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01-08-2005
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Join Date: Apr 2005
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What Career for Me ... if I Can'tSew/ Make Patterns/Draw, Etc.?
Hey everyone!
I have been reading lots of info around here, and am so so lost.

I have been doing fashion design for a while now, and I love the drawing/styling/written aspect but god do I hate sewing!

I really do hate that part so much; itís makes going to the institute a pain each day!

I was wondering, are their any great jobs to do with drawing in fashion?

I got told to be a designer you have to know how to sew and everything or else you wonít go anywhere. I feel like I am at a dead end because I thought that this would be what I would love to do all my life.

Please help!





Last edited by Lady Panties; 01-08-2005 at 04:38 AM.
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01-08-2005
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my dear girl, there is fashion illustration that ppl do for a living.
apart from that u do realize u r not going to stitch for a living on studying fashion designing. its an imp aspect tho to understand garments and the way they are stitched to be able to not just visualize but later to be able to create as well... so just suck it up for a while, learn the nitty gritty of of sewing. once u start to work no one is gonna ask u to do that....

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01-08-2005
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In Fashion Illustration you'd be drawing someone else's work, after it's made ... probably not your own.

So if you really want to create fashion, not just draw it ... bite the bullet and sew ... because it is a very important part of designing. To understand how fabric works and to have first hand experience with construction is the basis of a sucessful design. It's a business as much as it is an art and manufacturing costs are impacted by how simple or how complicated a disign is and how much time it takes to construct it. Blitz is right ... you won't have to sew once you get established as a designer, but you must fully understand every detail of the process.

If you need to be creative but absolutely won't sew ... you might consider becoming a fashion/wardrobe stylist. We do very little sewing (I hate it too) ....maybe a few alterations on occasion and in styling for print, we just tape and clamp ...it's all temporary. We create by using other people's designs and put them together in a creative way. But you need to be aware that you usually are not hired for a stylist "job" ... it's not a real job, it is freelance, in most cases, which means you work for yourself and struggle to get every gig ... on day at a time. It takes several years to even get a few regular paying gigs ... like building any business, you have to put a lot of time and money into it before you see any rewards. It's very hard physical work too. But I find that it allows me creative expression without the sewing and I don't mind the hard work and the business end of it, so it works well for me.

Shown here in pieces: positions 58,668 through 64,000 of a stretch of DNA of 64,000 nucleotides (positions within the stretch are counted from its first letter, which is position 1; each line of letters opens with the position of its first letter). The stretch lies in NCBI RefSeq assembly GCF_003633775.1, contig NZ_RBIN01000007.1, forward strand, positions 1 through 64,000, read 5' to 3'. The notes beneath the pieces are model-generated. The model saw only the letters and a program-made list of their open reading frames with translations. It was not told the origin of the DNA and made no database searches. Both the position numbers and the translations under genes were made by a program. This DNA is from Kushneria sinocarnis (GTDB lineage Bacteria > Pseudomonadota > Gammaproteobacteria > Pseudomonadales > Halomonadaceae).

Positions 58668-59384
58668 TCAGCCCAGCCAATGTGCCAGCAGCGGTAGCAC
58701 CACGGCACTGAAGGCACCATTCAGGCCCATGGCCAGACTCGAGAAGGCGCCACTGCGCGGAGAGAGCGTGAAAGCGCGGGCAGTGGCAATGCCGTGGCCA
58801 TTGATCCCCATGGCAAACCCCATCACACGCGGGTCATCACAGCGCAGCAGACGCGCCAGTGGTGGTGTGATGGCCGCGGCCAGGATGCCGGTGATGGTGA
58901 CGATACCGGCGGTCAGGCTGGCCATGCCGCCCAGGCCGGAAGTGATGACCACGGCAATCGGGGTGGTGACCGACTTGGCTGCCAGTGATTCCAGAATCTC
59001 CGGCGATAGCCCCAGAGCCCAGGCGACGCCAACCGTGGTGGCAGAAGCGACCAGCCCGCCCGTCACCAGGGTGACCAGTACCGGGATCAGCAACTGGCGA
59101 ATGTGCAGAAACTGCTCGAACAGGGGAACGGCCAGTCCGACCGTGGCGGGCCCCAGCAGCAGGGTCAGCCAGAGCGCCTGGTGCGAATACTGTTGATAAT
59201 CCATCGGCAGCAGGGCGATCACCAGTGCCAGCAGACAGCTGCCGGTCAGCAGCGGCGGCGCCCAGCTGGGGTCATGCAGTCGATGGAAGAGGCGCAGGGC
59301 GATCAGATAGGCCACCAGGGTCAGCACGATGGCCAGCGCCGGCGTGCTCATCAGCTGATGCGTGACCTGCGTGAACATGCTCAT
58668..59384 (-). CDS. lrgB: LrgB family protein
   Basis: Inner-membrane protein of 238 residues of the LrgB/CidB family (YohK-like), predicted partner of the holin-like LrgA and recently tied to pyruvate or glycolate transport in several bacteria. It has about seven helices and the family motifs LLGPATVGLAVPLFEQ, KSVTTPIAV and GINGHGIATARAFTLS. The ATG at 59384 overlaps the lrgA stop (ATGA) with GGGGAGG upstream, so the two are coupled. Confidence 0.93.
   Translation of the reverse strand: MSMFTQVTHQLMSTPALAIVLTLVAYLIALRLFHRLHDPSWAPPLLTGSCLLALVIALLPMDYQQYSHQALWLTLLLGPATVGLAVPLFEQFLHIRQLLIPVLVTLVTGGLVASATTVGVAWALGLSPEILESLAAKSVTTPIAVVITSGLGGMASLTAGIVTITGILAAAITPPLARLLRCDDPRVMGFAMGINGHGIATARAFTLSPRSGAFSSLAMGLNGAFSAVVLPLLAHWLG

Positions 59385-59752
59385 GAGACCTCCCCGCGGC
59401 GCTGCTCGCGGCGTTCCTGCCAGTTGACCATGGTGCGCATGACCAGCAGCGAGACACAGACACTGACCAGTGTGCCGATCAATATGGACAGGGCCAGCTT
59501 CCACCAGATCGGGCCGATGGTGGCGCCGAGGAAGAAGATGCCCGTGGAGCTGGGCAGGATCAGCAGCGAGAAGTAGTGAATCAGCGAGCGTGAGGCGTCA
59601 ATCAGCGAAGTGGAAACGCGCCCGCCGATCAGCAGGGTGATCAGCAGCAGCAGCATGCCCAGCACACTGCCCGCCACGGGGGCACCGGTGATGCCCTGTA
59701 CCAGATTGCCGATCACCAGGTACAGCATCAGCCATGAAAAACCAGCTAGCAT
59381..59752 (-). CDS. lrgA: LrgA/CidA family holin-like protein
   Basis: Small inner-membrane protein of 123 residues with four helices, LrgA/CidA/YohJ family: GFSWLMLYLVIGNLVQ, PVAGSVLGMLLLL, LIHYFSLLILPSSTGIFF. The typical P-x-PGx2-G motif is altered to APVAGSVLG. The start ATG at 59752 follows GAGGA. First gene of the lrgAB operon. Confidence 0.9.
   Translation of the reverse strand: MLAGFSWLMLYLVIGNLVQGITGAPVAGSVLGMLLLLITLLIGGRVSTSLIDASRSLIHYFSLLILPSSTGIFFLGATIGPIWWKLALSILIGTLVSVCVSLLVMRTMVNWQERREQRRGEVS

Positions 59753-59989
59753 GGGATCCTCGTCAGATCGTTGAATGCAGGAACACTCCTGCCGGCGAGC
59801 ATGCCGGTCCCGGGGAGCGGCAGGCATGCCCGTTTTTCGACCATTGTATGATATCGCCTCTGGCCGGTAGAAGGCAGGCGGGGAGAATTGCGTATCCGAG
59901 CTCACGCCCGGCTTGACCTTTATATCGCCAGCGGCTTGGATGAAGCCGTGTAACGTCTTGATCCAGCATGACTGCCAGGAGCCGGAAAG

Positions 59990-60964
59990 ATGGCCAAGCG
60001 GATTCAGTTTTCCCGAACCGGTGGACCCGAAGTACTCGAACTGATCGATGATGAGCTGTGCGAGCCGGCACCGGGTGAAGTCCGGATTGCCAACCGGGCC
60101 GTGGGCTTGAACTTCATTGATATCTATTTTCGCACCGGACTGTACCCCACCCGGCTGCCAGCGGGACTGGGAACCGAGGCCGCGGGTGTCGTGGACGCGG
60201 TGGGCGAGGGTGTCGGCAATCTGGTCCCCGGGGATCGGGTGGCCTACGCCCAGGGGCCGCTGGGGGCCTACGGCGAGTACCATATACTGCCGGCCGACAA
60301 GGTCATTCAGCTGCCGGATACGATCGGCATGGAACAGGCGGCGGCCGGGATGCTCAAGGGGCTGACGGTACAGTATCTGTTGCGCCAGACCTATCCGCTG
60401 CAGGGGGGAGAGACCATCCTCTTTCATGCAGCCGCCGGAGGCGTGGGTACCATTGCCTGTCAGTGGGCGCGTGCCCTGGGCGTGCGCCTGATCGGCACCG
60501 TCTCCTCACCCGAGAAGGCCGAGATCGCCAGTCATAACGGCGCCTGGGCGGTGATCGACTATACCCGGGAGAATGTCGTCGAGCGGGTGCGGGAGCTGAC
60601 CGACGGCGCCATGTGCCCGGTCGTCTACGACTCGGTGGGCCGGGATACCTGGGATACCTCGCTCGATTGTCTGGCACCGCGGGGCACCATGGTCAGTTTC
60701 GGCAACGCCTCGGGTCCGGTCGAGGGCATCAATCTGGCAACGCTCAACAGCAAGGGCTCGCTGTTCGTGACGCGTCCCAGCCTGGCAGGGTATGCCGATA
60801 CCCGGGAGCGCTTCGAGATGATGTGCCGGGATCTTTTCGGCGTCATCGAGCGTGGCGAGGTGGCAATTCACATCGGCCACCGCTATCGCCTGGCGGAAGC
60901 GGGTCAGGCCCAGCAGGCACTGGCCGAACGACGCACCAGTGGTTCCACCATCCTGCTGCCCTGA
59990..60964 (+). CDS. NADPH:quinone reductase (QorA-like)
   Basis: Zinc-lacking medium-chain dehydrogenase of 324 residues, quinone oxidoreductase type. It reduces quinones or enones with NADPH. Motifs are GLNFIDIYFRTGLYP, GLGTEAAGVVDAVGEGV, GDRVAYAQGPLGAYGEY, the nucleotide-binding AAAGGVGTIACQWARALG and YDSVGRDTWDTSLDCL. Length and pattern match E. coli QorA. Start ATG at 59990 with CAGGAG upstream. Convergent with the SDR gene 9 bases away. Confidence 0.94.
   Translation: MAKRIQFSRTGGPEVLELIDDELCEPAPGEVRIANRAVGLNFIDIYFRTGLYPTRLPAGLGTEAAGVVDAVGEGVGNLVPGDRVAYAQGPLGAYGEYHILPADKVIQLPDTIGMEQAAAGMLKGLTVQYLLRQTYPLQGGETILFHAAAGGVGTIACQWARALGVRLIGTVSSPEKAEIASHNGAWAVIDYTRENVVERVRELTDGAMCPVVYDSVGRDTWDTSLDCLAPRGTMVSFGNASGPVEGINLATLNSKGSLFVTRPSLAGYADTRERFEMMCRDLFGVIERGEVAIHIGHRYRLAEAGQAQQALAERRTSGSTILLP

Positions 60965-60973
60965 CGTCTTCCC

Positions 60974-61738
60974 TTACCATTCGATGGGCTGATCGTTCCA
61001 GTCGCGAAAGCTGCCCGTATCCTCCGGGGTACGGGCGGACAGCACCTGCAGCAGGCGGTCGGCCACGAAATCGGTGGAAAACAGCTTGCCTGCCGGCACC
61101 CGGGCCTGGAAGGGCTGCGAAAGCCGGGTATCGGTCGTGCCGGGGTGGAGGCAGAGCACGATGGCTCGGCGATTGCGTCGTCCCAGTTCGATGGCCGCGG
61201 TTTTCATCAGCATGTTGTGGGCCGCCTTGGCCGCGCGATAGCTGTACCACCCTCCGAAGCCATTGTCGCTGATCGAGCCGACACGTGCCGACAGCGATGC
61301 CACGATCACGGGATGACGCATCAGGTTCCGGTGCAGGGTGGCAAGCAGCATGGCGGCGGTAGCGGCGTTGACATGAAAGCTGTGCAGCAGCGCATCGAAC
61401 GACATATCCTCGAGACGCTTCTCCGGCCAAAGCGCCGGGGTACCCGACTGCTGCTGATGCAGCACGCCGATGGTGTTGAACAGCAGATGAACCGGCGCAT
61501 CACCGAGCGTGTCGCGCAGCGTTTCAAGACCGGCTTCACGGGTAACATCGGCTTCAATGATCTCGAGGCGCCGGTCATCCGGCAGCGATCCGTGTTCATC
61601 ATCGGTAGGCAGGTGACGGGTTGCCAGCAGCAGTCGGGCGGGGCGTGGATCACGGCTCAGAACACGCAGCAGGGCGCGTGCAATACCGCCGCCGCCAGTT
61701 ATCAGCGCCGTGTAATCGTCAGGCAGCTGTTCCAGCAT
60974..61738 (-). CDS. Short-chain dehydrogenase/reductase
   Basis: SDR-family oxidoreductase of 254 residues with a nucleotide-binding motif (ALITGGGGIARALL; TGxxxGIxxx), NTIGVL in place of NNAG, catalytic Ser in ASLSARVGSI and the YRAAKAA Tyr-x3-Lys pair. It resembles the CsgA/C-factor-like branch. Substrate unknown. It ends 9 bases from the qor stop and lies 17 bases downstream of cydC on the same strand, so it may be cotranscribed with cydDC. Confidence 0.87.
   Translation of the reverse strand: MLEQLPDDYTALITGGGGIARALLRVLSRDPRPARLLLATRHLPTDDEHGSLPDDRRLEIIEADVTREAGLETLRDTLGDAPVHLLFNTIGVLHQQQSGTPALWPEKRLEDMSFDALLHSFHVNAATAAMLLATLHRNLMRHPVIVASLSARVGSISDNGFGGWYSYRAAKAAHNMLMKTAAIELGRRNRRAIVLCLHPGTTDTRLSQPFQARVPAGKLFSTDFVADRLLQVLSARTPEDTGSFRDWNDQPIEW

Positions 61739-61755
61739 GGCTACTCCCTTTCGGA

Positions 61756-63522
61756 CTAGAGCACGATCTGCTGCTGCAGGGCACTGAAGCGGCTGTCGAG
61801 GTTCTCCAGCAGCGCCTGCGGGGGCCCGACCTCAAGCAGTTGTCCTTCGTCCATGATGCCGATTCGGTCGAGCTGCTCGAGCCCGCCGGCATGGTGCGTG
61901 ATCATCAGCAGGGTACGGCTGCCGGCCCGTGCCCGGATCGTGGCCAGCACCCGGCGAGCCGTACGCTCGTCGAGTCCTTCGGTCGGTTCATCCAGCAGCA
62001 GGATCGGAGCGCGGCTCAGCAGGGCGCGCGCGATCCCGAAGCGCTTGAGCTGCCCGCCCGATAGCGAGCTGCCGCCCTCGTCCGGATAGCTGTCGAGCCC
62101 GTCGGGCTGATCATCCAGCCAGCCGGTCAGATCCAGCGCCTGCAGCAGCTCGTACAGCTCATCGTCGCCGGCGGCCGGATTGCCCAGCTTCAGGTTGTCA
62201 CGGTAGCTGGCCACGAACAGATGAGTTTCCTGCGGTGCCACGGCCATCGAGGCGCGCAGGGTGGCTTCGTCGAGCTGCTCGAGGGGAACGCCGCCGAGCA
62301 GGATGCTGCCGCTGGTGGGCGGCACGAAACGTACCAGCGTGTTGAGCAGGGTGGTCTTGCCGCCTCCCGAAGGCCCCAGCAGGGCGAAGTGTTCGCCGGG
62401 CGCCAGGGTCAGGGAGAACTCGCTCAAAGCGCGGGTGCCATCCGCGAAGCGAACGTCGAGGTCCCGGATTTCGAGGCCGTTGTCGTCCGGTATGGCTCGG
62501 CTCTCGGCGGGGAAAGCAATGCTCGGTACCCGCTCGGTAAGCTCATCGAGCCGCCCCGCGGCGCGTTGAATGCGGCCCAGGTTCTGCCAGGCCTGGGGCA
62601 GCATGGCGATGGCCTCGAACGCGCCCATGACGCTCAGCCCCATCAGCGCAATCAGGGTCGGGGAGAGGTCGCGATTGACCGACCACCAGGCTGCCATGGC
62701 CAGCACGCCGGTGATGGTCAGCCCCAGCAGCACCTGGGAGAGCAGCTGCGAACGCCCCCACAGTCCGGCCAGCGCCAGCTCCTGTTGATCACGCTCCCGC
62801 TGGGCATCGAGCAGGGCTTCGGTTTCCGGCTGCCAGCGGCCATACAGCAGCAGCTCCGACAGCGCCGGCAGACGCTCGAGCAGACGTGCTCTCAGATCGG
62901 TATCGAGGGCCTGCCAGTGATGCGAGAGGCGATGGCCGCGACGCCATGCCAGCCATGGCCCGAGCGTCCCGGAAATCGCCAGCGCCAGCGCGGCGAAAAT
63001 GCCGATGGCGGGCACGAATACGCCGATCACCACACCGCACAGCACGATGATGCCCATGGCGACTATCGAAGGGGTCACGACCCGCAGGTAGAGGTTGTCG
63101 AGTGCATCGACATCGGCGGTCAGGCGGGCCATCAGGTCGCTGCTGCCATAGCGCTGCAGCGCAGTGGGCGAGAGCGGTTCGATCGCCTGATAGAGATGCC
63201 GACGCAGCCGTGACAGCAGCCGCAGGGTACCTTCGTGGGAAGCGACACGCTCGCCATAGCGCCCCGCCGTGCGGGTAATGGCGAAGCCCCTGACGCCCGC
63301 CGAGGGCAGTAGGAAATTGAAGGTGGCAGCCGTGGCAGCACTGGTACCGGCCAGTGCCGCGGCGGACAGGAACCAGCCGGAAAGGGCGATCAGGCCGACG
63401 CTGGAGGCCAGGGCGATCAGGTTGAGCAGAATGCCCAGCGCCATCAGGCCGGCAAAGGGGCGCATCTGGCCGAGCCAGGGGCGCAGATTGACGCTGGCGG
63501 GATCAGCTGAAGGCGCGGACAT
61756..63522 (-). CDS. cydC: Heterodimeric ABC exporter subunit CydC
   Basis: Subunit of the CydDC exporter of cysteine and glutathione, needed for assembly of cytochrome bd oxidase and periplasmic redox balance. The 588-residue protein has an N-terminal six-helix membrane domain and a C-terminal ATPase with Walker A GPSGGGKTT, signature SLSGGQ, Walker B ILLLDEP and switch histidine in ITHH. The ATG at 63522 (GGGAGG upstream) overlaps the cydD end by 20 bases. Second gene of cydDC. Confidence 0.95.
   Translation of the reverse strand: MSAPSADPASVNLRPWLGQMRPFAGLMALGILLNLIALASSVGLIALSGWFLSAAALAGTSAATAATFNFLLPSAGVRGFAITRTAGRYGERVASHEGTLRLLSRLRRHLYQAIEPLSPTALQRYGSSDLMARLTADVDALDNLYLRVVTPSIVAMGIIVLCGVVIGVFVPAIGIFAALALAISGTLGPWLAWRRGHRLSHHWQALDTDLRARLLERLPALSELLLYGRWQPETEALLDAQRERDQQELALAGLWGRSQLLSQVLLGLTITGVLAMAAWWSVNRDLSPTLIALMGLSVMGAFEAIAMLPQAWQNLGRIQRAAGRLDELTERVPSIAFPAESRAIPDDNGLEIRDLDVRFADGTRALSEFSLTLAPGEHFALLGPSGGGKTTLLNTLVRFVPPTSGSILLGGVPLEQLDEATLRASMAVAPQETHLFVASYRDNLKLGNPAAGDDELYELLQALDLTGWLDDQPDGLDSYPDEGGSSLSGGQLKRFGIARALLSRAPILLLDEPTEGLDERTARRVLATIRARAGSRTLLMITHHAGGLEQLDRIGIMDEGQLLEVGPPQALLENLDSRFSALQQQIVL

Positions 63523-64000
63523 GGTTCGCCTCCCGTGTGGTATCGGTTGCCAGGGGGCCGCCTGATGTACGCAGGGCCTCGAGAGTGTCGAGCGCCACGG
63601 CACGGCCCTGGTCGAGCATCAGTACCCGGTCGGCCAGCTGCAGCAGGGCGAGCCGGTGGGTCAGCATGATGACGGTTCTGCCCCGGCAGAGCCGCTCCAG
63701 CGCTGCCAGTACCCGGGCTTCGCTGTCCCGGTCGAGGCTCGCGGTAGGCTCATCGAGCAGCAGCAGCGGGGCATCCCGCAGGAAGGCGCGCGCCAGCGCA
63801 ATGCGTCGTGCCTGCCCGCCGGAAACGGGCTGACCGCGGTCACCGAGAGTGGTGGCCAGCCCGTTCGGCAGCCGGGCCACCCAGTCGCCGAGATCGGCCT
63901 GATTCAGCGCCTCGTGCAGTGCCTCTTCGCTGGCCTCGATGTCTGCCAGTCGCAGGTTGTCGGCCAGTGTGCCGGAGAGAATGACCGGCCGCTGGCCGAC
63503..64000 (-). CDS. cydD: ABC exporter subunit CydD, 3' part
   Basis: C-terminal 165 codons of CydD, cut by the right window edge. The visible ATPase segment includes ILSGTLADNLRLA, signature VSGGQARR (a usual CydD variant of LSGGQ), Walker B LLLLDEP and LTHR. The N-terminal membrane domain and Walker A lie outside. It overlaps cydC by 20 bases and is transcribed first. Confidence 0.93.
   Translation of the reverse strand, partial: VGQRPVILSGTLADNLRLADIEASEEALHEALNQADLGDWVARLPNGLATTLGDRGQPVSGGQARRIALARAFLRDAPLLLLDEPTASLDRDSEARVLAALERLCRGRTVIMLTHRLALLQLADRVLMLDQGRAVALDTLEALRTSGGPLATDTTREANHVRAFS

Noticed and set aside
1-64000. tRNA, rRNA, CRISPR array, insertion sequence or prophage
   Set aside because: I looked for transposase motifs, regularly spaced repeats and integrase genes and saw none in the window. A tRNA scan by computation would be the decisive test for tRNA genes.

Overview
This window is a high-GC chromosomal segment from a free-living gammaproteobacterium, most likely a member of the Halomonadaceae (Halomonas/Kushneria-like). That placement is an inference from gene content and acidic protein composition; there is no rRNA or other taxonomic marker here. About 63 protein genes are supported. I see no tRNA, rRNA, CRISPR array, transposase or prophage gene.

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05-03-2006
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fashion Careers (Other Than Design)
I know this has most likley been addressed before, but would anyone happen to know that various paychecks for careers in something other than designing?!

I mean, i personally want to do SOMETHING realted to fashion once i am done with high school, but i know for a fact that design is just not right for me... i'm a bit of a perfectionist, and lets just say my artistic skills are nill (I have great ideas thought!)

So, i was wondering, just to save me the horrors of getting a degree in merchandising and realising i will be living in nyc with a salary of only 20K a year, what would the payrolls be for things like...

Fashion-
styling
photography
merchandising
marketing

etc etc. Any help with this would be DISGUSTINGLY appreciated.

(PS-For bonus kudo's *heh* would someone think parsons or fit for these careers?!)


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Last edited by ALaFramboise; 05-03-2006 at 03:29 PM.
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07-03-2006
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I can address only photography and fashion styling ... which are similar in nature. Both of these are usually freelance ...meaning you work for yourself. So you make whatever money you can make by building your own business. You are paid for each job/gig by the cleint and what you get paid has to be negotiated. There are no set fees ... it varies from client to client. Then you must compete for every one of these gigs ... there are thousands of other photographers/stylists our there that want the same gigs.